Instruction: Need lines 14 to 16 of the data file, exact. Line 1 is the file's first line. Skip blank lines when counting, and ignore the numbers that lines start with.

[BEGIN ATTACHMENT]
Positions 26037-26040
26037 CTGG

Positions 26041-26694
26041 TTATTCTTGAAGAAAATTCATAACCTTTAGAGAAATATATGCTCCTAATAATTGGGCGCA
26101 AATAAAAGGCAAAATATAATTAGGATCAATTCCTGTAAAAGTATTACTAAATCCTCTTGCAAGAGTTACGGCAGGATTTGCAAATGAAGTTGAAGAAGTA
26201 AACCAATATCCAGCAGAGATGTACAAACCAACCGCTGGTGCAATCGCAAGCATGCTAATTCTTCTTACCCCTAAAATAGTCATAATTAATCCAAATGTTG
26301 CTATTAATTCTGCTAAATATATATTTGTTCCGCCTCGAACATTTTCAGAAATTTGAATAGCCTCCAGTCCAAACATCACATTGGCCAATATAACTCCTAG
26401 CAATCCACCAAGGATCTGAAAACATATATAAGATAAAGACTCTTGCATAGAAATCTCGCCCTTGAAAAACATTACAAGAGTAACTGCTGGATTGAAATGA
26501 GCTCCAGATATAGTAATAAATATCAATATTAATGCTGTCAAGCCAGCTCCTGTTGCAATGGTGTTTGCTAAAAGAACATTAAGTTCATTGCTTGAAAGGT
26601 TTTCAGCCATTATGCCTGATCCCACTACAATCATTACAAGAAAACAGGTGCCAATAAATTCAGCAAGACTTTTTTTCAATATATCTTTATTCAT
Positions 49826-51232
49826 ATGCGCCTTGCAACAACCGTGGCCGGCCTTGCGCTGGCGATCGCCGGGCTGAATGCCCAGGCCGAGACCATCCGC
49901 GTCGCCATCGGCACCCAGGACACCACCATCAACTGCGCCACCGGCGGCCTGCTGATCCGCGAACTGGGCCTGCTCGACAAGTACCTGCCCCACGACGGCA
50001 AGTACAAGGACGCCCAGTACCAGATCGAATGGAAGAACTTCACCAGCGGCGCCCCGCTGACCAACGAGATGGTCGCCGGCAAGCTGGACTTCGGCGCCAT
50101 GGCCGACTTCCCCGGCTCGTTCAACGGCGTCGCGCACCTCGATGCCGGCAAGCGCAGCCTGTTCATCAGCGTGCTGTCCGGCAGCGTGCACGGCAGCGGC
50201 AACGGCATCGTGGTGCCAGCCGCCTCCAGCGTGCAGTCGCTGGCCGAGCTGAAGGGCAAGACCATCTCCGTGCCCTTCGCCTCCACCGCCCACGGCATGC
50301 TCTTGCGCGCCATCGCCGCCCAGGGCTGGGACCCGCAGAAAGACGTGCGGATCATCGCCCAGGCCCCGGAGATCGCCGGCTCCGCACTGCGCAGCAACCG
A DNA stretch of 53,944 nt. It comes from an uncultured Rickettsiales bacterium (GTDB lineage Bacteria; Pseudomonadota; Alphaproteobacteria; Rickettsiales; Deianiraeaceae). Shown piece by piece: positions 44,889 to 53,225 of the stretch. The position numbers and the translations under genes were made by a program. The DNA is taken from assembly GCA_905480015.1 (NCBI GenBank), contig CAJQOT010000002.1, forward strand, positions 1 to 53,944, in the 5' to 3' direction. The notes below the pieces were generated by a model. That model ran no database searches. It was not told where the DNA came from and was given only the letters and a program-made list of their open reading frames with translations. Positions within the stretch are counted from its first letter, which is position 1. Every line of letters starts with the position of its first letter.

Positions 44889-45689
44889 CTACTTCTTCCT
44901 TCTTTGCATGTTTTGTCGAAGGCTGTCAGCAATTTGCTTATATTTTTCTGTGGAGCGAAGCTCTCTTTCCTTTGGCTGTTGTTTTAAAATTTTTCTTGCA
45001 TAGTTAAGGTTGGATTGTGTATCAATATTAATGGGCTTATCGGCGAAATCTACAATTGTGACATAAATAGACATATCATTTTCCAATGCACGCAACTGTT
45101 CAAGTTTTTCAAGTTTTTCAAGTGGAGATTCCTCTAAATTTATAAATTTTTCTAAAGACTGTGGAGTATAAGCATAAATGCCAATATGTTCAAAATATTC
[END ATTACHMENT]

50001 AGTACAAGGACGCCCAGTACCAGATCGAATGGAAGAACTTCACCAGCGGCGCCCCGCTGACCAACGAGATGGTCGCCGGCAAGCTGGACTTCGGCGCCAT
50101 GGCCGACTTCCCCGGCTCGTTCAACGGCGTCGCGCACCTCGATGCCGGCAAGCGCAGCCTGTTCATCAGCGTGCTGTCCGGCAGCGTGCACGGCAGCGGC
50201 AACGGCATCGTGGTGCCAGCCGCCTCCAGCGTGCAGTCGCTGGCCGAGCTGAAGGGCAAGACCATCTCCGTGCCCTTCGCCTCCACCGCCCACGGCATGC